On Inauguration Day 2017, Donald Trump wasn’t the only one who got a new job.
That very day, the Senate confirmed John Kelly as Secretary of Homeland Security in a bipartisan vote.
Kelly was then pulled out of his cabinet position to serve as President Trump’s chief of staff right before Congress’ monthlong recess. Since then, the position has languished empty while the department faced natural disasters and potentially enormous changes to immigration policy.
The Department of Homeland Security is the center of many Trump’s key policy goals. It’s imperative that whoever is running this agency be scrutinized and vetted by the Senate as secretary, and sooner rather than later.
The catastrophes and policy challenges facing the Department of Homeland Security right now demand effective leadership, not the limited authority wielded by Acting Secretary Elaine Duke.
Since Kelly left the post, two devastating hurricanes, Harvey and Irma, have battered much of the southern United States. The Department of Homeland Security oversees FEMA, which notoriously botched Hurricane Katrina aid efforts.
While significant reforms have been made, relief efforts faltered in parts of Florida, USA Today reported. Homeland Security must have the flexibility and authority to enact new programs as needs arise in the months of recovery.
The Department of Homeland Security is also responsible for enforcing immigration policy. The department was responsible for filling out the specifics of Trump’s controversial travel ban to certain countries, and deciding who will be permitted into the country.
In the near future, it could be responsible for overseeing the potential end of the Deferred Action for Childhood Arrivals (DACA) program and construction of any border wall if funding materializes.
Neither of these are small projects. Homeland Security estimated DACA rollback would affect nearly 700,000 young people. An internal Homeland Security report estimated the border wall could cost $21.6 billion.
Beyond President Trump’s policy priorities, the department also oversees the United States’ terrorism prevention efforts, which is an important and high-stakes job in a post-9/11 world. For example, on Wednesday, Duke ordered that federal agencies stop using a Russian brand of security software because of the company’s ties to “state-sponsored cyberespionage activities,” the Washington Post reported.
The lives of people living in America are impacted by natural disasters, immigration policy, and the threat of terrorism every single day, and especially so during Trump’s presidency. That’s why Americans have the right to demand Congress question the person answerable for these important issues as secretary.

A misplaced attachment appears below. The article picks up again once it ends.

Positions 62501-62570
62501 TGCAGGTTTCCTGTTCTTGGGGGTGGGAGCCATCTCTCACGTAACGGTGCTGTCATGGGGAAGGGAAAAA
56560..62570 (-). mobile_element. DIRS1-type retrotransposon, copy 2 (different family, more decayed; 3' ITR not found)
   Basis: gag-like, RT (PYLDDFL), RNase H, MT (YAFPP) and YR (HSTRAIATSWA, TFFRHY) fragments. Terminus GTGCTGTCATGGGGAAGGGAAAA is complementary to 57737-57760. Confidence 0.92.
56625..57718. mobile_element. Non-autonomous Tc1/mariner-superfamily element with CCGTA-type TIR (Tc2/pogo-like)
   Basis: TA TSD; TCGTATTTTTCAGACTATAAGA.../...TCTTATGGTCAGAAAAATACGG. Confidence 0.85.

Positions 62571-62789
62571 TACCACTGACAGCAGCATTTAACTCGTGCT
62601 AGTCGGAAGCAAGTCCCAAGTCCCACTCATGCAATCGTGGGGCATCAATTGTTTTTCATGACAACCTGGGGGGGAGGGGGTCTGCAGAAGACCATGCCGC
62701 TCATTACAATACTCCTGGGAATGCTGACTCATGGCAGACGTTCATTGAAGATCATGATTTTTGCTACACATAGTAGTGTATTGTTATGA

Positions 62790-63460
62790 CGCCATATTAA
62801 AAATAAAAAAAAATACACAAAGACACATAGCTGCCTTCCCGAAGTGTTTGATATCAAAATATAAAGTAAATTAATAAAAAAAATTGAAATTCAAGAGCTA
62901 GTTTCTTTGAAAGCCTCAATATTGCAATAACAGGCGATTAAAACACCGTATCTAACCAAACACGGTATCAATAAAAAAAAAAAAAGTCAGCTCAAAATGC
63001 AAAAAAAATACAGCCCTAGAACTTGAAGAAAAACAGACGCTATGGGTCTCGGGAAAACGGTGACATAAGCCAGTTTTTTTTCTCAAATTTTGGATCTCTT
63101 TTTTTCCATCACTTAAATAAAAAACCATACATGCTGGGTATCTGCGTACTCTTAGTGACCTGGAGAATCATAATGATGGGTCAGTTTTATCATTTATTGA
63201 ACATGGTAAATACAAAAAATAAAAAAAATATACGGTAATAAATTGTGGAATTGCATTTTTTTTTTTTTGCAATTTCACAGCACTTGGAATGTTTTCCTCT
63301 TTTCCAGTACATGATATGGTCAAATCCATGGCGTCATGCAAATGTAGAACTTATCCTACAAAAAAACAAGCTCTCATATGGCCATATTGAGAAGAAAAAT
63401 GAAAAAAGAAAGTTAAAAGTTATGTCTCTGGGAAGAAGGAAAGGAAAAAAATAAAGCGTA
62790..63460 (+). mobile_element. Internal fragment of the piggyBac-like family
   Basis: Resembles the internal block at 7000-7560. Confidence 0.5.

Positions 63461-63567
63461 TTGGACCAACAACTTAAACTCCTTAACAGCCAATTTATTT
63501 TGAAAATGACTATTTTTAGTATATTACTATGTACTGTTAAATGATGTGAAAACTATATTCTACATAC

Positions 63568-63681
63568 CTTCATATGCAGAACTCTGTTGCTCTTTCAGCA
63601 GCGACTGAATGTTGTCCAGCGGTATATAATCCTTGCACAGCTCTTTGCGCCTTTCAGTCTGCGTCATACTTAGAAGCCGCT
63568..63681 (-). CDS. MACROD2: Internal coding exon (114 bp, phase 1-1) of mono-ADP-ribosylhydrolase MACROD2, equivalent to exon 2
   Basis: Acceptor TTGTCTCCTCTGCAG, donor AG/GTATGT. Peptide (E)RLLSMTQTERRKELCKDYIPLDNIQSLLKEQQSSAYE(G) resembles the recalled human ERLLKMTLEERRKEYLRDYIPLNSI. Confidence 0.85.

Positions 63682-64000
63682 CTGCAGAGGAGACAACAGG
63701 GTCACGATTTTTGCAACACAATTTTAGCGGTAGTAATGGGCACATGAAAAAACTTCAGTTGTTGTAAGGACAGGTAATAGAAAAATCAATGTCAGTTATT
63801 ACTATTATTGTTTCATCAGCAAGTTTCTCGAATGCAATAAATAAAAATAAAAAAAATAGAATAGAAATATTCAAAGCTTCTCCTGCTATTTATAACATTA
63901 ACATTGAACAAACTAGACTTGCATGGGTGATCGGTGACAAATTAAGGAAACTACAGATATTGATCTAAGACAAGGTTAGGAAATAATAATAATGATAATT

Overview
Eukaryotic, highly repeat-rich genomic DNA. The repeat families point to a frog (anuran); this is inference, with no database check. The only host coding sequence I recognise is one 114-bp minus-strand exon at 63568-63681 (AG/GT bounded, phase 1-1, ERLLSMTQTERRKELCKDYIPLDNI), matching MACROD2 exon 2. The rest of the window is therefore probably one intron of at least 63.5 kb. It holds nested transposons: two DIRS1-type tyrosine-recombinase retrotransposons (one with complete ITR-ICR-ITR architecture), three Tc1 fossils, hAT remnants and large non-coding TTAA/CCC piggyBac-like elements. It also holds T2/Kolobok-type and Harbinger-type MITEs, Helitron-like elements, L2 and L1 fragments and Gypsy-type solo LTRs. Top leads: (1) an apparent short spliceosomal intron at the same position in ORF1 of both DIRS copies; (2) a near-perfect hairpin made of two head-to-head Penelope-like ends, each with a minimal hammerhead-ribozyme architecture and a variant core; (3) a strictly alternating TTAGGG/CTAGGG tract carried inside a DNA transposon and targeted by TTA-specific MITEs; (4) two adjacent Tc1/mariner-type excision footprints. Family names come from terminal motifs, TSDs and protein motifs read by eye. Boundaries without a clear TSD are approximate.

Duke is widely seen as a non-controversial, steady choice to lead the department, should she be chosen to move into a permanent role. She has worked in the federal government for nearly three decades, according to her official biography. The Senate confirmed her in a bipartisan vote as deputy secretary.
Duke has started paving the way for the border wall. Aug. 1, the day after Duke was confirmed as acting secretary, the Department of Homeland Security announced that it was waiving environmental laws for portions of the border area near San Diego. The waivers would allow for construction of “prototypes” for larger sections of the wall and replacing other fencing that currently exists.
She wrote an editorial for USA Today later in August, in which she said the border wall “will save countless innocent lives.”
Whatever your politics, these are significant decisions that should be made under the authority of someone confirmed by elected officials.
Considering Trump’s often-controversial stances on immigration issues from the campaign trail to the White House, Duke would likely be a fairly safe choice for secretary. But for now, the uncertainty related by her “acting” title limits her ability to address threats and make credible policy choices.
The Department of Homeland Security head is an important position, and appointment should not be made hastily. However, given that the president now has a full White House staff, there’s no reason to delay getting a qualified candidate. If Trump believes Duke is that person, he should nominate her and give her a mandate to continue.
If the position was important enough for Kelly to be confirmed on the first day of the Trump administration, it’s important enough for the administration to show some urgency in permanently filling it — now.